This can be solved for M to give:
4) Mean (M)=ln 2=0.693147181 . . .
If the probability of emitting nothing is ½ then it stands to reason that the probability of emitting something must also be ½. This is because the total probability of emitting either something or nothing must add up to 1. The above equation predicts that when the Mean pulse output equals ln 2 the probability of emitting something equals the probability of emitting nothing.
This method can be used to produce a stream of random numbers using a succession of single measurements in which a binary number ‘0’ is output when the count is 0 and a binary number ‘1’ is output when the count is >0. But it has the disadvantage that if the mean pulse rate is not exactly equal to ln 2, the probability of outputting binary ‘1’ is then not exactly equal to binary ‘0’. This causes a “bias” in favour of slightly more binary ‘0’s or binary ‘1’s on average depending on whether the mean was lower or higher than ln 2 respectively. For a real radioactive device which is decaying, it is not always possible to fix the counting time so that the mean pulse rate always equals ln 2, so there is likely to be some bias.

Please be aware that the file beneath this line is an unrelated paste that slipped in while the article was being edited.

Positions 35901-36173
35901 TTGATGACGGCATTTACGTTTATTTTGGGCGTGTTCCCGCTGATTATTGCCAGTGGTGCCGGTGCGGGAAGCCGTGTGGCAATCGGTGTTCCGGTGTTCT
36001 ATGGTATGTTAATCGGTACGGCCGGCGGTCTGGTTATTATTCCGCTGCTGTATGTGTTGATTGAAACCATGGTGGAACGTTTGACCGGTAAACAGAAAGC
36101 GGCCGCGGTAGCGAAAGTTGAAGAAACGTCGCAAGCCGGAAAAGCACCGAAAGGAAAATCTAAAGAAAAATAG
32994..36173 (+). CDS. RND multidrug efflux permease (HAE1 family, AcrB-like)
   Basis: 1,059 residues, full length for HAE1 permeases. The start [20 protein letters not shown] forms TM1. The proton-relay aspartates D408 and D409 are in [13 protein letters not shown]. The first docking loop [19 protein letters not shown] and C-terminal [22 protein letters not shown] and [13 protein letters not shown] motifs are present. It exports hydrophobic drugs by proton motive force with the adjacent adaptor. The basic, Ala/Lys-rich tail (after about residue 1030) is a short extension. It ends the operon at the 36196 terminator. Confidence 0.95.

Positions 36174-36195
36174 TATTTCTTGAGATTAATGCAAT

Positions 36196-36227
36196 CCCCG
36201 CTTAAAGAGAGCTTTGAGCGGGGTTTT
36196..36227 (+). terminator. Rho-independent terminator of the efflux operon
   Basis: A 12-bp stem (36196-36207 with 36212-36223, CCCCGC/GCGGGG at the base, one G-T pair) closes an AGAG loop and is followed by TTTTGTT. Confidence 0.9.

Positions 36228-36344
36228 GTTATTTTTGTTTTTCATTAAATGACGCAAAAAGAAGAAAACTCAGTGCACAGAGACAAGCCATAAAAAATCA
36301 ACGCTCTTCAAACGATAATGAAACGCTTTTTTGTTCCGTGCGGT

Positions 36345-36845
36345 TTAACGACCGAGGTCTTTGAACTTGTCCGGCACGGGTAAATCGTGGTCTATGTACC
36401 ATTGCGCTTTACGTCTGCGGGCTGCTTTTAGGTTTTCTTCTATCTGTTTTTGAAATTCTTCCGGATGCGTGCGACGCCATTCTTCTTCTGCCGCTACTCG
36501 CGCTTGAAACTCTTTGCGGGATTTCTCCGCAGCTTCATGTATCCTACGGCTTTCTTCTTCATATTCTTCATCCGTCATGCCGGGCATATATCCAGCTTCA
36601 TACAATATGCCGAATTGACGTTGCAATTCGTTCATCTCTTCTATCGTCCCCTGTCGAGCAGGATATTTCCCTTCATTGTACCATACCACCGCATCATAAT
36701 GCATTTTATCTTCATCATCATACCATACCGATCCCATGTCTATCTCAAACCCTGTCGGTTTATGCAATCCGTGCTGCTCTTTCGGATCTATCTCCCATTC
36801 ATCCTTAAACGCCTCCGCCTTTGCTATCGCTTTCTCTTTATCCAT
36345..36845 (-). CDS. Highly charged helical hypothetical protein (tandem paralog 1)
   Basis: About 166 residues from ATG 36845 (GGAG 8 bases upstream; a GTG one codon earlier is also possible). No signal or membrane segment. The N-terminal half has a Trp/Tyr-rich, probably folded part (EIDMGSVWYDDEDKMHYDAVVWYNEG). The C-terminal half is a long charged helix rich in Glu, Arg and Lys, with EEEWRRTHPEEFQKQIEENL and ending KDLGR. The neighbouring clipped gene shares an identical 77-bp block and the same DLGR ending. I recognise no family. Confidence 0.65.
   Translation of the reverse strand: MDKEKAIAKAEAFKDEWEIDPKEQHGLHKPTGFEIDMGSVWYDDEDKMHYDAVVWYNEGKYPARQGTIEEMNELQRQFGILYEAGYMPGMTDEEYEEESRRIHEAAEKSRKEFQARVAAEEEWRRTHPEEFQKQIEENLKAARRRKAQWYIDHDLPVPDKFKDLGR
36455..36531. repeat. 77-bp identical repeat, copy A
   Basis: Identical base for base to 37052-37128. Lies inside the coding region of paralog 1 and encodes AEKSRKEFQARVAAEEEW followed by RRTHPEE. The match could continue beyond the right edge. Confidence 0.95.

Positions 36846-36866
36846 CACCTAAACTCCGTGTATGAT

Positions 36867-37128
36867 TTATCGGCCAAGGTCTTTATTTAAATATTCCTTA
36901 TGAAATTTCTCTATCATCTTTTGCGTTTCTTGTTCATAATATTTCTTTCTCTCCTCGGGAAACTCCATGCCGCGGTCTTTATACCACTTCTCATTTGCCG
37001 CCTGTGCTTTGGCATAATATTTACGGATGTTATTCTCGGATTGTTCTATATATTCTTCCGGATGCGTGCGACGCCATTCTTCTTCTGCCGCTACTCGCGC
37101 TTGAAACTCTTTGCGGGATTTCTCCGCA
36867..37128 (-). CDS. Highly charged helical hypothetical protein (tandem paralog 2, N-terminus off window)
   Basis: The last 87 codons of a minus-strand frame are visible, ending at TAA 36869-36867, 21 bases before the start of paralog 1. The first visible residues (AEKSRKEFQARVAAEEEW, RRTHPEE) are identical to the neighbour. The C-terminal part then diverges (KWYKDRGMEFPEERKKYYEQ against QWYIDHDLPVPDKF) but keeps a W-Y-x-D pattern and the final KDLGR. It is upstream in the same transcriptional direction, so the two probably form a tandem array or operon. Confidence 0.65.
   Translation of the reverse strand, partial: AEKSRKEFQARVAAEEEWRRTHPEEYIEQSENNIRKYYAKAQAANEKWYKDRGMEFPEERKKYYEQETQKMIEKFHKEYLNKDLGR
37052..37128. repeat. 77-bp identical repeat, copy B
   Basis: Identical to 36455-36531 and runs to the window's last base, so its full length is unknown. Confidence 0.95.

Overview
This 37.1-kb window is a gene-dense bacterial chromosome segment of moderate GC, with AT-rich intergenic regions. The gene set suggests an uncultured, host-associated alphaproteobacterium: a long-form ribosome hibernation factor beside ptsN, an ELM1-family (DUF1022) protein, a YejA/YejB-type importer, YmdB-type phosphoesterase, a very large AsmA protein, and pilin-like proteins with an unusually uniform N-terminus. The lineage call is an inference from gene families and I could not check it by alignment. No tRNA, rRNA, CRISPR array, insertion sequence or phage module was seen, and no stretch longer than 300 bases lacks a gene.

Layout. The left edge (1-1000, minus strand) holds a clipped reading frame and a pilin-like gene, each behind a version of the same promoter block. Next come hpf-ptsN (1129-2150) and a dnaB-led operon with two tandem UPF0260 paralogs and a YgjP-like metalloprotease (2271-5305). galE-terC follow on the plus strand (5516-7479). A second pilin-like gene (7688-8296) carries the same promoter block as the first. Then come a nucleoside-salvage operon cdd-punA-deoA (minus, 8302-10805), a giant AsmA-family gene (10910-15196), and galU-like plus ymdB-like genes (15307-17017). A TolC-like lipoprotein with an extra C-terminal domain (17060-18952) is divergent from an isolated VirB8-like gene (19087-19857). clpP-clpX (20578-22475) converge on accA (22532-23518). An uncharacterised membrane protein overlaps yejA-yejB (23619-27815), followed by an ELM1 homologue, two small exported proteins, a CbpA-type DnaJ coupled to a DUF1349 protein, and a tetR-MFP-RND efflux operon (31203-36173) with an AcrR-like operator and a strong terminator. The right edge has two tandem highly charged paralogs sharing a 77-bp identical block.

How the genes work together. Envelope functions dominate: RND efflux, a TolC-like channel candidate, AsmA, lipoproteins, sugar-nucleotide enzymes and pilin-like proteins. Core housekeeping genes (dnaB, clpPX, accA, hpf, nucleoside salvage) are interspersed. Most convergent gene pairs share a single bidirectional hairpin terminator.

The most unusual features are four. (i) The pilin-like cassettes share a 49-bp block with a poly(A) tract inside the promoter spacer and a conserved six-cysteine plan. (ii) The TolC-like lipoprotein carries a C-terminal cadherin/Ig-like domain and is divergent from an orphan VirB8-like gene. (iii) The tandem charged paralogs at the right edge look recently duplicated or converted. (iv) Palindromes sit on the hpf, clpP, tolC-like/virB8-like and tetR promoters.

For applications which require “pure” random numbers to be generated, in which the probability of binary ‘0’ exactly equals the probability of binary ‘1’, the bias can be eliminated by using the method of successive counting as described in the above section. By ignoring the pairs of outputs which are equal to each other (i.e. 0,0 or >0,>0), this leaves the other two possible outputs (>0,0 or 0,>0) which have equal probabilities irrespective of the mean pulse rate.
With the present invention, the method of transforming a biased random generator into a pure random generator by ignoring equal outputs is extended and applied to a radioactive random pulse generator which is configured to operate by detecting either something or nothing over two successive measurements.